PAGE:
As the antitrust trial entered its seventh week here, Microsoft attorney Michael Lacovara challenged economist Frederick Warren Boulton's contention that restrictions the software giant placed on computer sellers, also known as original equipment manufacturers or OEMs, has harmed Netscape's ability to market its Navigator browser.
Warren-Boulton conceded that some of the restrictions--which include limits on the sequence of screens that new computers can display--were dropped in June. In written testimony submitted in October, Warren-Boulton testified the restrictions "have significant exclusionary effects" on non-Microsoft browsers.
The Justice Department's (DOJ) and 20 states, which filed suit in May, claim that the restrictions are part of a broad pattern that violates antitrust laws. Trial here in U.S. District Court resumed today after a six-day break for the Thanksgiving holiday.
Under tedious questioning from Lacovara, Warren-Boulton also acknowledged that Microsoft's OEM pre-installation kit, or OPK, allows vendors to install Netscape's icon on a start-up menu found on Windows 98. Lacovara also attacked Warren-Boulton over his testimony that restrictions Microsoft places on Internet content providers sites unfairly exclude Netscape.
Lacovara pointed out, for instance, that Walt Disney was free to distribute Navigator, and that restrictions prohibit the promotion of non-Microsoft browsers were imposed on only about 20 Web sites. (CNET, publisher of News.com, was among them.)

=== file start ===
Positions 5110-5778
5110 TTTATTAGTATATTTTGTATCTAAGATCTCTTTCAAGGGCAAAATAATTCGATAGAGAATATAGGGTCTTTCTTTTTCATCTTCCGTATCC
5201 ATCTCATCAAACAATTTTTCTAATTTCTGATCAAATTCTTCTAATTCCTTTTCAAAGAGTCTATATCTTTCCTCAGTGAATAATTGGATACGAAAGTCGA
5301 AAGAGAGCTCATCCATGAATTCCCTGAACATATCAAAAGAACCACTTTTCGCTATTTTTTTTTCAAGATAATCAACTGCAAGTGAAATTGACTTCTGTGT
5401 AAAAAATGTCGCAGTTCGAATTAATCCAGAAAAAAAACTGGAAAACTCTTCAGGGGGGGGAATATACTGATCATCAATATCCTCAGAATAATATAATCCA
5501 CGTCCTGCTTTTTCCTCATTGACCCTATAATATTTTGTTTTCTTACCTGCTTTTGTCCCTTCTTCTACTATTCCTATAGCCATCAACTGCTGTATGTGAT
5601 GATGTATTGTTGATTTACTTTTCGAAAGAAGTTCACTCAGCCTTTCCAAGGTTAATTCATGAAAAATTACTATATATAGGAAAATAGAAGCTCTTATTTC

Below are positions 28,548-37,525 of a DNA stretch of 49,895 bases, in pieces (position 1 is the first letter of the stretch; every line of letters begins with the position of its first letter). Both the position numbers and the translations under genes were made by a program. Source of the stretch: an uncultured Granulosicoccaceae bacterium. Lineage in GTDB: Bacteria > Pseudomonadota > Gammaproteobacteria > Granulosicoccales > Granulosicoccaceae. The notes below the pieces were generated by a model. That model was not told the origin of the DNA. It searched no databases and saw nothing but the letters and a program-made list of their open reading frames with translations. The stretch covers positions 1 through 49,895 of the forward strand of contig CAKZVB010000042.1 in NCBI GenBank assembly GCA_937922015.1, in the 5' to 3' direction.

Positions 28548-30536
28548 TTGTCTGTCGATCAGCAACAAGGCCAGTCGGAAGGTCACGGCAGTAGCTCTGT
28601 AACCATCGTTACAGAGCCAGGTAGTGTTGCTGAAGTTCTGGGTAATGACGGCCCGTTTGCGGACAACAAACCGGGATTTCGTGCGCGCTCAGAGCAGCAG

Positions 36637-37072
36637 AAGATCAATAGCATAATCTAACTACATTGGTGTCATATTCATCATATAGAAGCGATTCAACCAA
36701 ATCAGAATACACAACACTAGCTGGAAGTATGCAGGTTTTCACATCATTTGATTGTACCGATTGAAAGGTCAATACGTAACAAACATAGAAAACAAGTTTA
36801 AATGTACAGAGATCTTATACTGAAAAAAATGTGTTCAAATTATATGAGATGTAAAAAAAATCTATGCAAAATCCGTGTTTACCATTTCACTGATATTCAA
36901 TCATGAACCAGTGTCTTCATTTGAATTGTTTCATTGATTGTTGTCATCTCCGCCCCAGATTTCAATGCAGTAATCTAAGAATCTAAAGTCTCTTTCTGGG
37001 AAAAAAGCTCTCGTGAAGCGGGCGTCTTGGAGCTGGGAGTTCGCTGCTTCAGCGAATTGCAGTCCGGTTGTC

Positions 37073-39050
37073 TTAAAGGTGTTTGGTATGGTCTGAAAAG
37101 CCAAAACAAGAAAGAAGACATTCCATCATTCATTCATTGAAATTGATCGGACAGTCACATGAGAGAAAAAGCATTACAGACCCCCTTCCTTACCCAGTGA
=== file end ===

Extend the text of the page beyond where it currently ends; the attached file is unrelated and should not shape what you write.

Throughout the grilling, however, the economist stuck to his earlier testimony. "It's difficult to see any reason why Microsoft would want to imposed those kinds of restrictions as part of an efficiency" scheme, said Warren-Boulton, who was the top economist in the Justice Department's antitrust division under the Reagan administration.
In earlier testimony, Warren-Boulton claimed that Microsoft holds a monopoly in the operating system market for Intel-based personal computers. He further contends that the software giant attempted to crush Netscape's browser and Sun Microsystems' Java programming language because the technologies posed potential threats to Microsoft's valuable Windows franchise.
Today's painstaking cross-examination is largely a repeat of the previous three days. In his questioning, Lacovara has challenged nearly every one of Warren-Boulton's assertions, from claims that "network effects" are responsible for the success of Windows to testimony that Microsoft has harmed Netscape's ability to distribute its Navigator browser.
Although academic in tone, Warren-Boulton's testimony could be devastating if accepted by U.S. District Judge Thomas Penfield Jackson, and Microsoft is sparing nothing in trying to impeach it.
Due next on the stand is Java creator and Sun vice president James Gosling, who is expected to testify that Microsoft used its dominance to snuff out Java. Gosling will probably take the stand later this week.
Lacovara also accused Warren-Boulton of mischaracterizing the testimony of Microsoft executive Brad Silverberg, who at the time headed the company's Internet group. In his written testimony, Warren-Boulton quotes part of a deposition by Silverberg in which he admits he told negotiators from AT&T that the company would "have to do something very special" in return for its WorldNet online service being placed on the Windows desktop. The "very special" concession, Warren-Boulton contends, was an agreement not to distribute Netscape's competing Navigator browser.
But according to the deposition, Silverberg also testified that the AT&T negotiator, Tom Evslin, was "very obnoxious" during the negotiations, pounding his fists on a table while repeatedly demanding that the icon for his online service be placed on the Windows desktop.
Silverberg testified he was only taking "an extreme position in the other direction," according to the deposition. Lacovara chided Warren-Boulton for not including that context in his testimony.
Warren-Boulton, however, said he faithfully represented Silverberg's comments.